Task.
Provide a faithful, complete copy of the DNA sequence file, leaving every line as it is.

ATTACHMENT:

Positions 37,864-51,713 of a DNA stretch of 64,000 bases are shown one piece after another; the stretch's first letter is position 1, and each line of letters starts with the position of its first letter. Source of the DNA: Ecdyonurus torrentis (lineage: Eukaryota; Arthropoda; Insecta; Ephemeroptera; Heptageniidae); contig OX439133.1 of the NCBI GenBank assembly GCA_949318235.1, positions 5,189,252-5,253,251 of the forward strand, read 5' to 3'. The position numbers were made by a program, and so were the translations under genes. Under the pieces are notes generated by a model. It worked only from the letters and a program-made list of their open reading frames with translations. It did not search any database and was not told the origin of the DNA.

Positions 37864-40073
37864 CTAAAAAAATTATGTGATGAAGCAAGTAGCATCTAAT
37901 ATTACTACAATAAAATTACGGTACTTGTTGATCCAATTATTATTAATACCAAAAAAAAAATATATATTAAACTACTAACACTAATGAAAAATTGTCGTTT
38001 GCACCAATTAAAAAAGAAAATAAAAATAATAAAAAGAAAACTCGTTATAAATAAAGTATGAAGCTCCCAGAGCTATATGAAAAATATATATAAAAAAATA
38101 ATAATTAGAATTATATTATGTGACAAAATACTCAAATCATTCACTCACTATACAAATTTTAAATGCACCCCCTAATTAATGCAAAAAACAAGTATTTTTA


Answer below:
Positions 37,864-51,713 of a DNA stretch of 64,000 bases are shown one piece after another; the stretch's first letter is position 1, and each line of letters starts with the position of its first letter. Source of the DNA: Ecdyonurus torrentis (lineage: Eukaryota; Arthropoda; Insecta; Ephemeroptera; Heptageniidae); contig OX439133.1 of the NCBI GenBank assembly GCA_949318235.1, positions 5,189,252-5,253,251 of the forward strand, read 5' to 3'. The position numbers were made by a program, and so were the translations under genes. Under the pieces are notes generated by a model. It worked only from the letters and a program-made list of their open reading frames with translations. It did not search any database and was not told the origin of the DNA.

Positions 37864-40073
37864 CTAAAAAAATTATGTGATGAAGCAAGTAGCATCTAAT
37901 ATTACTACAATAAAATTACGGTACTTGTTGATCCAATTATTATTAATACCAAAAAAAAAATATATATTAAACTACTAACACTAATGAAAAATTGTCGTTT
38001 GCACCAATTAAAAAAGAAAATAAAAATAATAAAAAGAAAACTCGTTATAAATAAAGTATGAAGCTCCCAGAGCTATATGAAAAATATATATAAAAAAATA
38101 ATAATTAGAATTATATTATGTGACAAAATACTCAAATCATTCACTCACTATACAAATTTTAAATGCACCCCCTAATTAATGCAAAAAACAAGTATTTTTA